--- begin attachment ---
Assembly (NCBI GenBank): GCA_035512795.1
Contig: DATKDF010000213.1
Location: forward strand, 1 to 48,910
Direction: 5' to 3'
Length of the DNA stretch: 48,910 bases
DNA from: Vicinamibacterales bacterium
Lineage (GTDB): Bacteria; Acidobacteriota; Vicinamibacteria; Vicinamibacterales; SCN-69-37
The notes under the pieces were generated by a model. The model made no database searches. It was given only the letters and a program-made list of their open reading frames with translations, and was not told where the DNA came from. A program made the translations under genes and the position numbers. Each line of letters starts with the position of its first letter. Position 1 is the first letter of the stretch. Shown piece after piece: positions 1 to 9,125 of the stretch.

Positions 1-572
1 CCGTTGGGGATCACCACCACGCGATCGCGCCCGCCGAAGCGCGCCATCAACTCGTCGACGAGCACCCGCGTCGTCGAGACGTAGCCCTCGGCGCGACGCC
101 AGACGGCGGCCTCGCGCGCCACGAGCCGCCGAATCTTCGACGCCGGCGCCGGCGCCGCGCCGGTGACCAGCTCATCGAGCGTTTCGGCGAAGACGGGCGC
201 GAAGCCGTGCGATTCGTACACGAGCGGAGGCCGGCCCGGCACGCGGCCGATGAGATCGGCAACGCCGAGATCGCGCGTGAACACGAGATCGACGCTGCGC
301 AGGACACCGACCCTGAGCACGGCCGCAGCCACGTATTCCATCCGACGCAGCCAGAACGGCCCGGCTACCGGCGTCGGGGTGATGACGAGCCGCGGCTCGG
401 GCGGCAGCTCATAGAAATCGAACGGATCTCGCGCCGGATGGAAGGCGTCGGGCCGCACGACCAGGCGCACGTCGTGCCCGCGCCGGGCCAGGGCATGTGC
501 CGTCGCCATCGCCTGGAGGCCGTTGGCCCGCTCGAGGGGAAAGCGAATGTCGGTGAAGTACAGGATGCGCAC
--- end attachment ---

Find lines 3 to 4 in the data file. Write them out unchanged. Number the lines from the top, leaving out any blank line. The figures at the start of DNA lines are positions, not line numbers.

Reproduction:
Location: forward strand, 1 to 48,910
Direction: 5' to 3'